There are different sets of origin rules depending upon the trade policy that is being implemented. The legislation covering rules of origin also varies from product to product and country to country and may be dependent on the type of processing involved. An imported product may have different origins for preferential tariff and non-preferential tariff purposes. It is important to get it right to determine whether a license is required, whether a preferential rate of duty can be claimed, whether anti-dumping duties apply or whether certain documentation is needed / may be issued.
Erroneous declarations of origin probably account for the largest back duty demands issued by HMRC.
The EU allows goods from certain countries to be imported duty free or at reduced rates of duty, so as to encourage exports from those countries and to promote international trade. One system is known as the Generalised System of Preferences, or GSP, allowing duty free access for the least developed countries in the world. The GSP arrangements are enshrined in the Union Customs Code.
Preferential duty arrangements also apply to many other countries, or groups of countries, which the EU seeks to favour for political or economic reasons. These arrangements will have been negotiated as part of a bi-lateral free trade agreement and, in some cases, reduced duty or duty free importation may be limited to certain tariff headings but only if the goods are deemed to originate in the country concerned. Detailed rules of origin for goods based on their tariff coding will have been negotiated in the trade deal.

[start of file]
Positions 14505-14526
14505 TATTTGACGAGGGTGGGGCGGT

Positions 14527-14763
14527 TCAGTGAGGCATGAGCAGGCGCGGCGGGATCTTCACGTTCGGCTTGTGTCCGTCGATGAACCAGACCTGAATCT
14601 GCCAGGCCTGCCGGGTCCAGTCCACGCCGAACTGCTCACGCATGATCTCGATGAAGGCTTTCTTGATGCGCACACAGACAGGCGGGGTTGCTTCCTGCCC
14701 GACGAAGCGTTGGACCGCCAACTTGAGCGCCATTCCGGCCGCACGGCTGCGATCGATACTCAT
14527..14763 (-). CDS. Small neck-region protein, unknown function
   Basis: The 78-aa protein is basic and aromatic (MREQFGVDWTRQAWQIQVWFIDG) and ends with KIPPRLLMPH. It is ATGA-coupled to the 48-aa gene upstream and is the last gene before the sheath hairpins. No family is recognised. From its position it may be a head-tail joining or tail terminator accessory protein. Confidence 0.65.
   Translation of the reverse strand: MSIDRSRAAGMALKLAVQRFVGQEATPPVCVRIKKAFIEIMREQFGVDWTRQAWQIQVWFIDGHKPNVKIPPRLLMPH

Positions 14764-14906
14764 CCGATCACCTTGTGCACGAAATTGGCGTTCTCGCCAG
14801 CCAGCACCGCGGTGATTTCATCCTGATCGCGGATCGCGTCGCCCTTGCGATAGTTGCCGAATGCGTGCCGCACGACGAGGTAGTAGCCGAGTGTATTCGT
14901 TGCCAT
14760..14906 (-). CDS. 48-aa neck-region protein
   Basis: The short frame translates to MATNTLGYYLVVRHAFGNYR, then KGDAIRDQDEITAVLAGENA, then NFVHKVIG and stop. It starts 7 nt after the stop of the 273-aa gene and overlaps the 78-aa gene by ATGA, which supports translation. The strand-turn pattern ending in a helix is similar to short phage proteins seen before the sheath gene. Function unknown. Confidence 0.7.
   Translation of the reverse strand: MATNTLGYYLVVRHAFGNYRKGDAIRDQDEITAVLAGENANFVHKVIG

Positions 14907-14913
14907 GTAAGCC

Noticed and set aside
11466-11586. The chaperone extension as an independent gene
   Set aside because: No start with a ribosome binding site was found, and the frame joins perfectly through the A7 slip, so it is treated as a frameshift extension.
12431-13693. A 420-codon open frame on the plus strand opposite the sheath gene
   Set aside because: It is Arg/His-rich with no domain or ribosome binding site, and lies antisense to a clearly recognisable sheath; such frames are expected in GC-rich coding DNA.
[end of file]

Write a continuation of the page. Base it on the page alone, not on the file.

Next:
Anyone importing goods at a reduced rate with a preferential certificate of origin such as a GSP Form A or EUR 1, must ensure that it is a valid document, ie, that the goods comply with the relevant rules of origin in the trade agreement between the EU and the exporting country.
Since 1st January 2017, the EU has been phasing in the Registered Exporter System (REX) which is a self-certification system that will replace the requirement for GSP Forms A certified by the exporting authorities.
It can be difficult to determine the origin of goods that have been manufactured in more than one country or made from components from various countries. Whereas the general rule of ‘country of last substantial process’ is adopted by the EU, the Union Customs Code contains a set of rules similar to those used for tariff preferences.
It is important to ensure compliance with the non-preferential origin rules when completing documentation, especially if the goods could, for example, potentially be liable to anti-dumping duty.